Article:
(15)
β g = 1.21 k f 3.23 .

Substituting Eqs. (13) and (14) into Eq. (12) yields:

(16)
p w f 1 2 - p w 2 = 4.054 × 10 - 3 Z - μ - T w f k f h x f - r w Q 1 s c + 2.788 × 10 - 20 β g γ g Z - T w f 2 h 2 x f - r w Q 1 s c 2 ,

where pw is bottom hole pressure, MPa; rw is radius of wellbore, m; xf is fracture half-length, m; Z- is average gas compressibility factor; μ- is average gas viscosity, mPa∙s. Z- and μ- are calculated by average pressure, which is the arithmetic mean between initial reservoir pressure and bottom hole pressure.

3.2.2. Linear flow in region II

In region II, the flow equation for steady state flow can be expressed as:

(17)
u = k i e x p [ - a 0 ( 1 - γ ) ( p i - p ) ] μ d p d r = Q 2 P s c Z T 4 x f h p Z s c T s c ,

where Q2 is flow rate for linear flow pattern, m3/s. Based on the definition of m(p), Eq. (17) gives:

(18)
m p i - m p w f 2 = 1.013 × 10 - 3 T Q 2 s c k i x f h r e - w f 2 ,

where pwf2 is the pressure for both side of fracture surface, MPa; Q2sc is flow rate for linear flow pattern, m3/d.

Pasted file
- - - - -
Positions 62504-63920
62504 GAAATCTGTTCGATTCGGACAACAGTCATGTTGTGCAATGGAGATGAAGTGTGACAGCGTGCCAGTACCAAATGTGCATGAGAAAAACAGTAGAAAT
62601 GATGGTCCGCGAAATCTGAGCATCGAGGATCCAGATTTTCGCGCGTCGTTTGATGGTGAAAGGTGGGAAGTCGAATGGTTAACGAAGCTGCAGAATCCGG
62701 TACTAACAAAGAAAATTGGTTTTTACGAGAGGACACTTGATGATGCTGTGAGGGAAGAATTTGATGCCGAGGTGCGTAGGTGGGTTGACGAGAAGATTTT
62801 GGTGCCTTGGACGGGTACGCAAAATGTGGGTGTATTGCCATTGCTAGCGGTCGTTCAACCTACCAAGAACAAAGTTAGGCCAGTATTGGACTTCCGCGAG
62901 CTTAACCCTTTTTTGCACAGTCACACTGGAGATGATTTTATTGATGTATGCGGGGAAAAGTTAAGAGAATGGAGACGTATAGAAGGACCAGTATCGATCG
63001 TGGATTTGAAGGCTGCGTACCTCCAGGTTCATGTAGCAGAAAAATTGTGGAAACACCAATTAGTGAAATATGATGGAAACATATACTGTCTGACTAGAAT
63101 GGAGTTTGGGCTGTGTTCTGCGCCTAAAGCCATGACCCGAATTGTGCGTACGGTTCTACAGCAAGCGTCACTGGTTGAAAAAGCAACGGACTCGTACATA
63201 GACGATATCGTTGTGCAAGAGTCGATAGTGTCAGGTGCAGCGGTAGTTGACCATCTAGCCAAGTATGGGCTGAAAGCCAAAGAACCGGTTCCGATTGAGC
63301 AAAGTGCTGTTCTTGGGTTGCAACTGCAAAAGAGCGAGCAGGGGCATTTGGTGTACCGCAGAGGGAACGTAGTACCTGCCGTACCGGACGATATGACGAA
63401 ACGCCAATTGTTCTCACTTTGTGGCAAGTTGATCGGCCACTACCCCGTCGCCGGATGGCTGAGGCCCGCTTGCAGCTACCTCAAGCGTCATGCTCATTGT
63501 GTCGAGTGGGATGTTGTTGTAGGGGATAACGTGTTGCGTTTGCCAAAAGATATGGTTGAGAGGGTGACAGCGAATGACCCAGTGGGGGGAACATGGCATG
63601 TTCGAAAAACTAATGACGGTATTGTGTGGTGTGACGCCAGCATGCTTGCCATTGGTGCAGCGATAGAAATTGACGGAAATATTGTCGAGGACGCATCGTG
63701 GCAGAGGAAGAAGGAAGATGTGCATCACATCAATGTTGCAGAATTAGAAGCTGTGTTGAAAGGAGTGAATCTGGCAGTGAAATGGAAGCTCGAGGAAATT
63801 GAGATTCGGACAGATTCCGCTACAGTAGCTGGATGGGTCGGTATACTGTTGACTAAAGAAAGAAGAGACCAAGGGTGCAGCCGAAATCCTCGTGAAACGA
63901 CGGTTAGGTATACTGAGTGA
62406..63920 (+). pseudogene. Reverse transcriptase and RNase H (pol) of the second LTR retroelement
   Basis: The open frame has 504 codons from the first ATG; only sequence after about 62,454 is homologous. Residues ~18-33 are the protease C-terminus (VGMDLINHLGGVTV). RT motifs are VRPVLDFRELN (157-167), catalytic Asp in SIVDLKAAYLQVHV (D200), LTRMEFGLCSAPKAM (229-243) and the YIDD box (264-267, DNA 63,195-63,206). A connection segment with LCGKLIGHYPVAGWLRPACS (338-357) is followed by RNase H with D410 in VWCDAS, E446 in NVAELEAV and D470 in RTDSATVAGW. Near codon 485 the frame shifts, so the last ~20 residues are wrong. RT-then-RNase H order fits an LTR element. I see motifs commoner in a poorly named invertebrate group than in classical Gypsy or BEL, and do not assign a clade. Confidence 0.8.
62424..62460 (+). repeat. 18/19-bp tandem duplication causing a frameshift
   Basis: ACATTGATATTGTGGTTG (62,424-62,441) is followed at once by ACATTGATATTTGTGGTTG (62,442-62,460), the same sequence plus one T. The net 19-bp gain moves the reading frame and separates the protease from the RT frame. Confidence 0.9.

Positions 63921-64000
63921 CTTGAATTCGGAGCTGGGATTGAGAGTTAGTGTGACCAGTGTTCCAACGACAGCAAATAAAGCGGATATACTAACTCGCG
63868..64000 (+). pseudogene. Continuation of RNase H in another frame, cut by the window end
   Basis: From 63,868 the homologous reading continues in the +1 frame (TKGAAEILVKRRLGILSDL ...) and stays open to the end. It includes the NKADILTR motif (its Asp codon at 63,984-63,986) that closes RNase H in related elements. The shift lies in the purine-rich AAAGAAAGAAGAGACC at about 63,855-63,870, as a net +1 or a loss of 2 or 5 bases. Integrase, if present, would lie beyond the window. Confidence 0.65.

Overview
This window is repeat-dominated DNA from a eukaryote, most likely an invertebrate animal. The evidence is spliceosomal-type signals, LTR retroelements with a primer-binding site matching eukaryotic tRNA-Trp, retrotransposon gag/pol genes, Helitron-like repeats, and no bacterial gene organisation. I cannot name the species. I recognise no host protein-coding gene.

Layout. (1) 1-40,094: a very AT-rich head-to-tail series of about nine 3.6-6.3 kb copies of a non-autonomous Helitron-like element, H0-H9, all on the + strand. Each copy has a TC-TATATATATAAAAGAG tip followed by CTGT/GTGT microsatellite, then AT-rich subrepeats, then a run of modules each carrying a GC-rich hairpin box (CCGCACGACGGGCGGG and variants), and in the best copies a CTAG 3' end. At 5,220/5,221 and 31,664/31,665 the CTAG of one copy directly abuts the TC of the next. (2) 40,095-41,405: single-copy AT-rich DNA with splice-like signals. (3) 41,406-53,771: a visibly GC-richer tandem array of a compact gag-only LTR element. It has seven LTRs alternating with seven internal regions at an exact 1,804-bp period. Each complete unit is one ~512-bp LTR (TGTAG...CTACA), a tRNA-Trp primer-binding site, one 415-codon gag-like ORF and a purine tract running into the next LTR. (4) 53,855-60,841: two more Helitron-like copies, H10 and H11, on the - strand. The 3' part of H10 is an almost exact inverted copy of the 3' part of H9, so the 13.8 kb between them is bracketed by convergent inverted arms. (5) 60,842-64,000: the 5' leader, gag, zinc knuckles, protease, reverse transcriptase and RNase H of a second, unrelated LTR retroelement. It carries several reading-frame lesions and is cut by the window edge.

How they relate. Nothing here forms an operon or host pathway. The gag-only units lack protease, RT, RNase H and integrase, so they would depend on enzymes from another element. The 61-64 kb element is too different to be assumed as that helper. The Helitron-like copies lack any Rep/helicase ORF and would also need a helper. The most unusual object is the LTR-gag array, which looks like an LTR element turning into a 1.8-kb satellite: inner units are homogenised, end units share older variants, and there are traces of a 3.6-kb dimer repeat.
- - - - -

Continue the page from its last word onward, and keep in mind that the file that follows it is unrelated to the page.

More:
In region II, the flow in fracture with non-Darcy flow effect can be represented by Forchheimer’s equation. Then:

(19)
p w f 2 2 - p w 2 = 4.054 × 10 - 3 Q 2 s c Z - μ - T w f k f h x f - r w + 2.788 × 10 - 20 β g γ g Z - T Q 2 s c 2 w f 2 h 2 x f - r w .

So the total production rate can be expressed as:

(20)
Q s c = Q 1 s c + Q 2 s c ,

where Qsc is the total production rate, m3/d.

3.2.3. Solution method

1) Initial reservoir pi and bottom hole pressure pw are known. Give initial Q1sc(1), so pwf1(1) can be calculated by Eq. (16).

2) Let:

a 1 = m p i - m p w f 1 1 ,       b 1 = 6.455 × 10 - 4 T Q 1 s c 1 k i h l n 2 r e w f .

If the absolute value of the difference between a(1) and b(1) is less than 1, Q1sc=Q1sc(1), pwf1=pwf1(1). While it is greater than 1, then Q1sc(i)=Q1sc(i-1)+1. pwf1(i), a(i) and b(i) will be calculated until |a(i)-b(i)|1, then Q1sc=Q1sc(i), pwf1= pwf1(i).

3) Using the same method, we can get Q2sc and pwf2.

4) Using Eq. (20) to calculate the total production rate.

4. Effect of stress arch on productivity of vertical fractured well